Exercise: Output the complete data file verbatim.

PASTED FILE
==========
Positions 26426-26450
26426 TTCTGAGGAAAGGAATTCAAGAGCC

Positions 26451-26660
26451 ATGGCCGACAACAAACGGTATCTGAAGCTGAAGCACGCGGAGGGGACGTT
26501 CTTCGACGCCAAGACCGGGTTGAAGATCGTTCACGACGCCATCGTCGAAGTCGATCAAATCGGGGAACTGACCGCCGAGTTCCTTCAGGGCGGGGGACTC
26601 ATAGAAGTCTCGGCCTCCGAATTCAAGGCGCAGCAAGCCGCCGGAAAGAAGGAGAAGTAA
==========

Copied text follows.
Positions 26426-26450
26426 TTCTGAGGAAAGGAATTCAAGAGCC

Positions 26451-26660
26451 ATGGCCGACAACAAACGGTATCTGAAGCTGAAGCACGCGGAGGGGACGTT
26501 CTTCGACGCCAAGACCGGGTTGAAGATCGTTCACGACGCCATCGTCGAAGTCGATCAAATCGGGGAACTGACCGCCGAGTTCCTTCAGGGCGGGGGACTC
26601 ATAGAAGTCTCGGCCTCCGAATTCAAGGCGCAGCAAGCCGCCGGAAAGAAGGAGAAGTAA